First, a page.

Actual Things That Have been Said in Court
Posted by Shanika on October 08, 192003 at 20:56:51

These are things people have actually said in court, word for word.

Q: What is your date of birth?
A: July fifteenth.
Q: What year?
A: Every year.

Q: What gear were you in at the moment of the impact?
A: Gucci sweats and Reeboks.

Q: This myasthenia gravis-does it affect your memory at all?
A: Yes.
Q: And in what ways does it affect your memory?
A: I forget.
Q: You forget. Can you give us an example of something that you've forgotten?

Q: How old is your son-the one living with you.
A: Thirty-eight or thirty-five, I can't remember which.
Q: How long has he lived with you?
A: Forty-five years.

Q: What was the first thing your husband said to you when he woke that morning?
A: He said, "Where am I, Cathy?"
Q: And why did that upset you?
A: My name is Susan.

Q: And where was the location of the accident?
A: Approximately milepost 499.
Q: And where is milepost 499?
A: Probably between milepost 498 and 500.

Q: Sir, what is your IQ?
A: Well, I can see pretty well, I think.

Q: Did you blow your horn or anything?
A: After the accident?
Q: Before the accident.
A: Sure, I played for ten years. I even went to school for it.

Q: Do you know if your daughter has ever been involved in the voodoo or occult?
A: We both do.
Q: Voodoo?
A: We do.
Q: You do?
A: Yes, voodoo.

Q: Trooper, when you stopped the defendant, were your red and blue lights flashing?
A: Yes.
Q: Did the defendant say anything when she got out of her car?
A: Yes, sir.
Q: What did she say?
A: What disco am I at?

Q: Now doctor, isn't it true that when a person dies in his sleep, he doesn't know about it until the next morning?

Q: The youngest son, the twenty-year old, how old is he?

Q: Were you present when your picture was taken?

Q: Was it you or your younger brother who was killed in the war?

Q: Did he kill you?

Q: How far apart were the vehicles at the time of the collision?

Q: You were there until the time you left, is that true?

Q: How many times have you committed suicide?

Q: So the date of conception (of the baby) was August 8th?
A: Yes.
Q: And what were you doing at that time?

Q: She had three children, right?
A: Yes.
Q: How many were boys?
A: None.
Q: Were there any girls?

Q: You say the stairs went down to the basement?
A: Yes.
Q: And these stairs, did they go up also?

Q: Mr. Slatery, you went on a rather elaborate honeymoon, didn't you?
A: I went to Europe, Sir.
Q: And you took your new wife?

Q: How was your first marriage terminated?
A: By death.
Q: And by whose death was it terminated?

Q: Can you describe the individual?
A: He was about medium height and had a beard.
Q: Was this a male, or a female?

Q: Is your appearance here this morning pursuant to a deposition notice which I sent to your attorney?
A: No, this is how I dress when I go to work.

Q: Doctor, how many autopsies have you performed on dead people?
A: All my autopsies are performed on dead people.

Q: All your responses must be oral, OK? What school did you go to?
A: Oral.

Q: Do you recall the time that you examined the body?
A: The autopsy started around 8:30 p.m.
Q: And Mr. Dennington was dead at the time?
A: No, he was sitting on the table wondering why I was doing an
autopsy.

Q: Are you qualified to give a urine sample?

Q: Doctor, before you performed the autopsy, did you check for a pulse?
A: No.
Q: Did you check for blood pressure?
A: No.
Q: Did you check for breathing?
A: No.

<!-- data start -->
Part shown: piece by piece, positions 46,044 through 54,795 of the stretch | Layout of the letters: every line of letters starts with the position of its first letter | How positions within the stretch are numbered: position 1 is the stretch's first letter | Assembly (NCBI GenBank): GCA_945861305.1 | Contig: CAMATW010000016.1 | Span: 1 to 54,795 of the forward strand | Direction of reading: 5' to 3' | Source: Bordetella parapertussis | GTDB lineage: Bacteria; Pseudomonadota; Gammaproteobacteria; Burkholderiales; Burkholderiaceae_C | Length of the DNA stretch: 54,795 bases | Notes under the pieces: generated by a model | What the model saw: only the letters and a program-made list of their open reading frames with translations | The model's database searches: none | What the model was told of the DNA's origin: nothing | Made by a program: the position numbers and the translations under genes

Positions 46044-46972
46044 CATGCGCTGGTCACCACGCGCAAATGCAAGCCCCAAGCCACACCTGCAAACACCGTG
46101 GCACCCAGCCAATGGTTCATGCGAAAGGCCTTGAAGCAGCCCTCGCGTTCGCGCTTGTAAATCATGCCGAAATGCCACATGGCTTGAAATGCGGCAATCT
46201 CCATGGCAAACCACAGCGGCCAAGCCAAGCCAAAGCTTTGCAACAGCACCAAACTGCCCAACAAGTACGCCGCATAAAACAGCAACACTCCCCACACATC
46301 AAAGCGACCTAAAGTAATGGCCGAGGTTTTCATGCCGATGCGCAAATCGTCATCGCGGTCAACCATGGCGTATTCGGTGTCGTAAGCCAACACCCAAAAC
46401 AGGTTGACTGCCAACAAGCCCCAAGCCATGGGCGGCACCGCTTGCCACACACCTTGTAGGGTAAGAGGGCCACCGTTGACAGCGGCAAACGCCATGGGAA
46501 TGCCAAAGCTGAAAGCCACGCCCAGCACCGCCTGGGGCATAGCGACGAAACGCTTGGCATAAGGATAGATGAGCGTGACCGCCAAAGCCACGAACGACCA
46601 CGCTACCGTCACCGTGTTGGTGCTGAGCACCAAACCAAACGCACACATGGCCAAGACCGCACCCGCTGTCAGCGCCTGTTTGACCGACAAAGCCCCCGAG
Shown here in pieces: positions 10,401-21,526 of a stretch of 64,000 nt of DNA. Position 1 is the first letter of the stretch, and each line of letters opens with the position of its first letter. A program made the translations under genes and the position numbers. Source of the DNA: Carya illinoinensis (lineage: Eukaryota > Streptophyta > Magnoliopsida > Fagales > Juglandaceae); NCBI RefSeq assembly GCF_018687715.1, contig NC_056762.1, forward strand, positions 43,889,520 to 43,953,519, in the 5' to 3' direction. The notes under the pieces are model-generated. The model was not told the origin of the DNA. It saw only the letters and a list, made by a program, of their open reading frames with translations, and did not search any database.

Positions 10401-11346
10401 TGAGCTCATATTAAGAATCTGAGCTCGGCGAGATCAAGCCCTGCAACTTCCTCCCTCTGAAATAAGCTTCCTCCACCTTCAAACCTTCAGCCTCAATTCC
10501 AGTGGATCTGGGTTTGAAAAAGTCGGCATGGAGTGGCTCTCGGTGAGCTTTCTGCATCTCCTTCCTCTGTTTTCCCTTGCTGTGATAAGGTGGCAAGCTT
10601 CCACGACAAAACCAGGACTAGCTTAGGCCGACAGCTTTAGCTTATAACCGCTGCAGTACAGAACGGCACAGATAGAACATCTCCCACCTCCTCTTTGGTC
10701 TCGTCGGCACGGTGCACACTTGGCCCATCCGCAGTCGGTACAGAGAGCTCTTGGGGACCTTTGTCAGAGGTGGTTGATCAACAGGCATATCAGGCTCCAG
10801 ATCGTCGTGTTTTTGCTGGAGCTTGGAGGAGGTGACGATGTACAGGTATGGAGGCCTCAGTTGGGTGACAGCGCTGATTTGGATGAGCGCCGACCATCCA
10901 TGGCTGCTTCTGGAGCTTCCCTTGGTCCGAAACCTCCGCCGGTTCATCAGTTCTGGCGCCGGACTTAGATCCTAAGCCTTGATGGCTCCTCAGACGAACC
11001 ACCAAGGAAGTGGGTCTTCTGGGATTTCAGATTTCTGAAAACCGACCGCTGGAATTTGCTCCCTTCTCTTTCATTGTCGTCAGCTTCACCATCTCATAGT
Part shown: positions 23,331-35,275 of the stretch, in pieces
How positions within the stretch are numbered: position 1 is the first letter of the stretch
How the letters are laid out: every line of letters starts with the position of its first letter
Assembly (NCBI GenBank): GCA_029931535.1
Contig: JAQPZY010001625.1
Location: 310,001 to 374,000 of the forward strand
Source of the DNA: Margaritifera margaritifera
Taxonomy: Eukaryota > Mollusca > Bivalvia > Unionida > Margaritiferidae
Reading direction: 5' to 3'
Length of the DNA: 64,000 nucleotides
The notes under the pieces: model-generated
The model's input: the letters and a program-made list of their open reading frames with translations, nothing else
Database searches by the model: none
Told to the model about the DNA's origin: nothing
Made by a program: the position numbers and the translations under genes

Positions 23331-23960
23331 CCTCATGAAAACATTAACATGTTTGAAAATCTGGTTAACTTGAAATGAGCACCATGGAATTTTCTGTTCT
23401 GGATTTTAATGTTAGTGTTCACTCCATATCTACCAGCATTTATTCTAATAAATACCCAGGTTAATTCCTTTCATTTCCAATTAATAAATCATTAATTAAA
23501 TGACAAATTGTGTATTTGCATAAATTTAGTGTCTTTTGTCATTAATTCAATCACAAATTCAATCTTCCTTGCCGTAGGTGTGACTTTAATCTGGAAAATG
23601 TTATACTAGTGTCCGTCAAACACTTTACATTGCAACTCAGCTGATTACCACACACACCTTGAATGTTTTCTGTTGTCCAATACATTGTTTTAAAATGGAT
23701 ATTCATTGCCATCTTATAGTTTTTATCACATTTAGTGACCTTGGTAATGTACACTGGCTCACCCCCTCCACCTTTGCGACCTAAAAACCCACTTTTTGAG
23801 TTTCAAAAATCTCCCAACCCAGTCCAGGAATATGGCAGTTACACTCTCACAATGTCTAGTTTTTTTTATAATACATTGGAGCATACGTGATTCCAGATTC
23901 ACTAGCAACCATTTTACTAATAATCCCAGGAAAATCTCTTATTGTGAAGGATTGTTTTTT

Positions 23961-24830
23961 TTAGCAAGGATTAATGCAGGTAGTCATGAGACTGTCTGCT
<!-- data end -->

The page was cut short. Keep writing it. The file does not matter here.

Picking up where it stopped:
Q: So, then it is possible that the patient was alive when you began the autopsy?
A: No.
Q: How can you be so sure, Doctor?
A: Because his brain was sitting on my desk in a jar.
Q: But could the patient have still been alive nevertheless?
A: It is possible that he could have been alive andpracticing law somewhere.

Q: You were not shot in the fracas?
A: No, I was shot midway between the fracas and the navel.

LAWYER: What did the tissue samples taken from the victim's vagina show?
WITNESS: There were traces of semen.
LAWYER: Male semen?
WITNESS: That's the only kind I know of.

LAWYER: Did you ever sleep with him in New York?
WITNESS: I refuse to answer that question.
LAWYER: Did you ever sleep with him in Chicago?
WITNESS: I refuse to answer that question.
LAWYER: Did you ever sleep with him in Miami?
WITNESS: No.

LAWYER: So, after the anesthetic, when you came out of it, what did you observe with respect to your scalp?
WITNESS: I didn't see my scalp the whole time I was in the hospital.
LAWYER: It was covered?
WITNESS: Yes. Bandaged.
LAWYER: Then, later on, what did you see?
WITNESS: I had a skin graft. My whole buttocks and leg were removed and put on top of my head.

LAWYER: On the morning of July 25th, did you walk from the farmhouse down the footpath to the cowshed?
WITNESS: I did.
LAWYER: And as a result, you passed within a few yards of the duck pond?
WITNESS: I did.
LAWYER: And did you observe anything?
WITNESS: I did. (Witness remains silent.)
LAWYER: Well, could you tell the Court what you saw?
WITNESS: I saw George.
LAWYER: You saw George *******, the defendant in this case?
WITNESS: Yes.
LAWYER: Can you tell the Court what George ******* was doing?
WITNESS: Yes. (Witness remains silent.)
LAWYER: Well, would you kindly do so?
WITNESS: He had his thing stuck into one of the ducks.
LAWYER: His "thing"?
WITNESS: You know... His thing. His di... I mean, his penis.
LAWYER: You passed close by the duck pond, the light was good, you were sober, you have good eyesight, and you saw this clearly?
WITNESS: Yes.
LAWYER: Did you say anything to him?
WITNESS: Of course I did!
LAWYER: What did you say to him?
WITNESS: "Morning, George."

Mr. Smith, I have reviewed this case very carefully," the divorce
court judge said, "and I've decided to give your wife 275 a week."

"That's very fair, your honour," the husband said. "And every now
and then I'll try to send her a few bucks myself."

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